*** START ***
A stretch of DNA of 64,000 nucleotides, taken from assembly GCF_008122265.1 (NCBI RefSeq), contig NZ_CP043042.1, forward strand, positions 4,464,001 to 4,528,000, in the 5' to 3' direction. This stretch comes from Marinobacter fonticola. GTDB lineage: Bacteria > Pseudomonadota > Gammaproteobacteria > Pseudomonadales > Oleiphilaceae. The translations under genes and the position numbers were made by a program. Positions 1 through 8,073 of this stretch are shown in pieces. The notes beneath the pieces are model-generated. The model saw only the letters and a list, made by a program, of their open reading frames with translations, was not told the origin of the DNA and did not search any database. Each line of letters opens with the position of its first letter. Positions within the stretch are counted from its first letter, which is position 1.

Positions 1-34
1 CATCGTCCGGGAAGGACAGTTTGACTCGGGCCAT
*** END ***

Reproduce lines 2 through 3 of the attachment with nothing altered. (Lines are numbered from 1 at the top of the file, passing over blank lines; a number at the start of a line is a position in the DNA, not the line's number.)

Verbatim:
Positions 1-34
1 CATCGTCCGGGAAGGACAGTTTGACTCGGGCCAT